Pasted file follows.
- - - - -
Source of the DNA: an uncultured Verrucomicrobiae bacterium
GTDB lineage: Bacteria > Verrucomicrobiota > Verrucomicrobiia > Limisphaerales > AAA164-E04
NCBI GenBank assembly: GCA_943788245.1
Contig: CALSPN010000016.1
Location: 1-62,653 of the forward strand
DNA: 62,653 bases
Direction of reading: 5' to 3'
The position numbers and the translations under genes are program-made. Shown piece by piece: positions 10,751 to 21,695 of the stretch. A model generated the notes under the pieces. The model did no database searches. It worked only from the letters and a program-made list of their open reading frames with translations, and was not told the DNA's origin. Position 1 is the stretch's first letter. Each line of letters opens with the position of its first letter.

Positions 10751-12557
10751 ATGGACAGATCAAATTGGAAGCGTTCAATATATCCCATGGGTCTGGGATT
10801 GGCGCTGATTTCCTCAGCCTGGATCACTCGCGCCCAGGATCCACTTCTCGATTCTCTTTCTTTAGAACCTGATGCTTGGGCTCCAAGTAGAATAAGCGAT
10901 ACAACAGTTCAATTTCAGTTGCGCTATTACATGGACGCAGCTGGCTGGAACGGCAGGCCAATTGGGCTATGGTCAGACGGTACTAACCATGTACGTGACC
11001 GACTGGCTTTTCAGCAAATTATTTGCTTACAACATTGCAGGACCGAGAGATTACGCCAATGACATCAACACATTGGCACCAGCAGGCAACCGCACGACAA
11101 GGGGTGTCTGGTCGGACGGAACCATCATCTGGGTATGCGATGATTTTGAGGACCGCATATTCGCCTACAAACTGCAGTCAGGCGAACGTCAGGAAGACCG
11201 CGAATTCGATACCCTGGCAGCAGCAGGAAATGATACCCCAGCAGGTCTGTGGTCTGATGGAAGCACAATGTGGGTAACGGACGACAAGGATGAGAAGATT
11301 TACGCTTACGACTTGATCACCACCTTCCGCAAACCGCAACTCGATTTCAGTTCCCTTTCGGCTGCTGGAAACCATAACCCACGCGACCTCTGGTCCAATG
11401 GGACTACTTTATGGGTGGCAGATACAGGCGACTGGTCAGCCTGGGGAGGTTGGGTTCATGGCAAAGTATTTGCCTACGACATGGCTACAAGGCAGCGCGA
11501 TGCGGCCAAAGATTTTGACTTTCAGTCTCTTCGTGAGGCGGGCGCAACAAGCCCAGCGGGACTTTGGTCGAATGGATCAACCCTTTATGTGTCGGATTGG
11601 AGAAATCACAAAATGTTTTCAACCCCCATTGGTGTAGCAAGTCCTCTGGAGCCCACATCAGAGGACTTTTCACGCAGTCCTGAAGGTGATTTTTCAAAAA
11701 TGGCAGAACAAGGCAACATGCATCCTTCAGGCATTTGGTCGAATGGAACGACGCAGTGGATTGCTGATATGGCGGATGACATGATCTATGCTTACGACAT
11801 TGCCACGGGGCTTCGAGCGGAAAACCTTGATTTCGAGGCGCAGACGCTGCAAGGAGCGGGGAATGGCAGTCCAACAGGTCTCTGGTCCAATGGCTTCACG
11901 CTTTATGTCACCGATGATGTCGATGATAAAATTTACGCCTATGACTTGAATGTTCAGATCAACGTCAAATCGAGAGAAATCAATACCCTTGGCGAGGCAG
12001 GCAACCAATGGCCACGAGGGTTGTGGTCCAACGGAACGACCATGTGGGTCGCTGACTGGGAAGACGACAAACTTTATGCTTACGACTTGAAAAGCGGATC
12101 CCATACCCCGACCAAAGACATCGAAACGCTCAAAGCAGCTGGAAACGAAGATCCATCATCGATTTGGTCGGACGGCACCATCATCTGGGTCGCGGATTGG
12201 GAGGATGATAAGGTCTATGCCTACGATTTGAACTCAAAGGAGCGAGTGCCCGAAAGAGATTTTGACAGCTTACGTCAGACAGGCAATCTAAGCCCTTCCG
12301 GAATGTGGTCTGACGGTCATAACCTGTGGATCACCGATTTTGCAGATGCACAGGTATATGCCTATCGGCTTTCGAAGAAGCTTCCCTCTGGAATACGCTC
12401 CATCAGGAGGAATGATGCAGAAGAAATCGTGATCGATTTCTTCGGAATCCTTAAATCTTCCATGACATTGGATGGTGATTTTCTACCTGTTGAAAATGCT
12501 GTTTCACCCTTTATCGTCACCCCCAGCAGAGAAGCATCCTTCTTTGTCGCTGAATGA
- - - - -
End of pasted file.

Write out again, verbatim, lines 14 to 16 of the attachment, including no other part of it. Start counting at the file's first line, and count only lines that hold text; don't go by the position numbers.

11101 GGGGTGTCTGGTCGGACGGAACCATCATCTGGGTATGCGATGATTTTGAGGACCGCATATTCGCCTACAAACTGCAGTCAGGCGAACGTCAGGAAGACCG
11201 CGAATTCGATACCCTGGCAGCAGCAGGAAATGATACCCCAGCAGGTCTGTGGTCTGATGGAAGCACAATGTGGGTAACGGACGACAAGGATGAGAAGATT
11301 TACGCTTACGACTTGATCACCACCTTCCGCAAACCGCAACTCGATTTCAGTTCCCTTTCGGCTGCTGGAAACCATAACCCACGCGACCTCTGGTCCAATG